The NIH provides an extraordinarily rich environment for learning and honing the skills needed to pursue a scientific career. It’s no wonder, then, that Ph.D. students from institutions all across the United States and the rest of the world come here to conduct their dissertation research under the mentorship of the IRP’s many renowned investigators.
Nearly 150 of those students presented the fruits of their scientific work at the NIH’s 16th annual Graduate Student Research Symposium on Thursday, February 20. The insights they have produced on topics from cancer to autoimmune disease to environmental contaminants were supremely impressive and will likely contribute to important improvements in medical care in the future. For anyone who missed this exciting event, read on to learn about a few of the many research projects that were on display.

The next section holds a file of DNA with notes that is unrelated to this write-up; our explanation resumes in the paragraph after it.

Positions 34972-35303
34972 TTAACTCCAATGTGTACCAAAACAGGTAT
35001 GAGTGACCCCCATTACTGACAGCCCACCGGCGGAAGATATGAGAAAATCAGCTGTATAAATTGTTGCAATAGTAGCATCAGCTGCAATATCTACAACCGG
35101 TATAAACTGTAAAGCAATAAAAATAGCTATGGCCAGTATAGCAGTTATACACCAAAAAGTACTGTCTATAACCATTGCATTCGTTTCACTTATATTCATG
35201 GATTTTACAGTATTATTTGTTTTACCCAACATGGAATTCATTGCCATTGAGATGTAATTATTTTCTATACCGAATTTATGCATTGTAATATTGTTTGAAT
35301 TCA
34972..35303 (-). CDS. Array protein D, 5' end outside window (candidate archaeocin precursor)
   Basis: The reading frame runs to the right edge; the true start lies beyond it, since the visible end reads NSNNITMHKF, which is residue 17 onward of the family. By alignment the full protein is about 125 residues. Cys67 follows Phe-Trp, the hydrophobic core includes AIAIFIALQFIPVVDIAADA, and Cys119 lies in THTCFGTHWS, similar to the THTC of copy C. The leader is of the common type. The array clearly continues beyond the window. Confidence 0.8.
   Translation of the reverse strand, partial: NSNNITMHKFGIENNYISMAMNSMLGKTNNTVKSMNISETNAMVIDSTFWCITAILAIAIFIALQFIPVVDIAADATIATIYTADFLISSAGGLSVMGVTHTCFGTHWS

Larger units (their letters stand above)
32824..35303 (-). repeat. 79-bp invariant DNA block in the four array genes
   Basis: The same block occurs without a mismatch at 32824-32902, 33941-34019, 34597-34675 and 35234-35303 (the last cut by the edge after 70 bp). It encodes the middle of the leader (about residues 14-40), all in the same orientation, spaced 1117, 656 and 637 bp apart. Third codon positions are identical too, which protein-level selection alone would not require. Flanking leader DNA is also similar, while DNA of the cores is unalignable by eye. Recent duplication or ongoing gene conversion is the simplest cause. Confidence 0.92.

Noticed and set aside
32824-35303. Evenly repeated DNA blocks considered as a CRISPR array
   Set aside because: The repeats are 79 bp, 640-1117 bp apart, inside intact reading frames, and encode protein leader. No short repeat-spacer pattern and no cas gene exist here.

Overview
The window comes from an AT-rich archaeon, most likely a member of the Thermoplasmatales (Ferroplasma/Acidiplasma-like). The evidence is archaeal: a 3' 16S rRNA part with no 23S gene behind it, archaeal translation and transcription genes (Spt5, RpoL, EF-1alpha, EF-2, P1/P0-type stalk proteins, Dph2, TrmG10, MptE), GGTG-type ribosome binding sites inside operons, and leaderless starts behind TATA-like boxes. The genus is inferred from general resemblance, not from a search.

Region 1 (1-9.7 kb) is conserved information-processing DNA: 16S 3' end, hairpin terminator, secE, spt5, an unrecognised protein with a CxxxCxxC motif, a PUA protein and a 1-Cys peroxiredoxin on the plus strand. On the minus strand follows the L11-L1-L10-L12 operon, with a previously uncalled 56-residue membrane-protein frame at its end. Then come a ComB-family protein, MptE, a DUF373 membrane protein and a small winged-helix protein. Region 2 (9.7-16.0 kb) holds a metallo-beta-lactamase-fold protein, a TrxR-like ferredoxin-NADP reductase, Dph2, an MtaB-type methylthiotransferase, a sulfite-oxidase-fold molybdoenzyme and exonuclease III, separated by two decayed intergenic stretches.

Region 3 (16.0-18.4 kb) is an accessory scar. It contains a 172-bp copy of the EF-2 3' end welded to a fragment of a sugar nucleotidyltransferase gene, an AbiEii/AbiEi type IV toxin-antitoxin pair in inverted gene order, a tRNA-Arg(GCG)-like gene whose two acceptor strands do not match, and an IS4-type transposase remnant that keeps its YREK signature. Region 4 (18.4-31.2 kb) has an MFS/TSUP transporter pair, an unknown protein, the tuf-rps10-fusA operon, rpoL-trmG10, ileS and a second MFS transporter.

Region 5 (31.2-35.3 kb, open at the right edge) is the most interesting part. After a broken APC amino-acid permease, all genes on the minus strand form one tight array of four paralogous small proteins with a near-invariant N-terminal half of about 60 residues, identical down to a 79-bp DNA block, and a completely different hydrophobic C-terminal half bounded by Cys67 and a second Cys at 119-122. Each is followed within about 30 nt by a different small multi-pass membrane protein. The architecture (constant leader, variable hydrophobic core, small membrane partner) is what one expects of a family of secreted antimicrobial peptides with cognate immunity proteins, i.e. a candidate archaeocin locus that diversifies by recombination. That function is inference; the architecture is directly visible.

Decreased Energy Production Could Contribute to Cancer-Related Fatigue
Tuesday, February 18, 2020
We all know the feeling of being wiped out after a hard workout or a grueling day at the office — you just want to flop down on the couch and not move, or even think. For many cancer patients, the treatment for their disease can trigger that sort of physical and mental exhaustion for weeks or months. New IRP research has found evidence linking this phenomenon, known as cancer-related fatigue, to a slow-down in cells’ energy-producing mitochondria.
Study Shows How Molecular Trespasser Gains Entry into Cells’ Energy Producers
Tuesday, January 21, 2020
As a fan of the long-running animated sitcom The Simpsons, I’ve witnessed the bumbling Homer Simpson cause several near-meltdowns at the nuclear power plant where he works. Serious problems can arise at such facilities when the wrong person gains access to them, and the same applies to the energy-producing mitochondria that power our cells. A new IRP study has revealed how a protein known to harm neurons gains entry into mitochondria in order to wreak cell-killing havoc.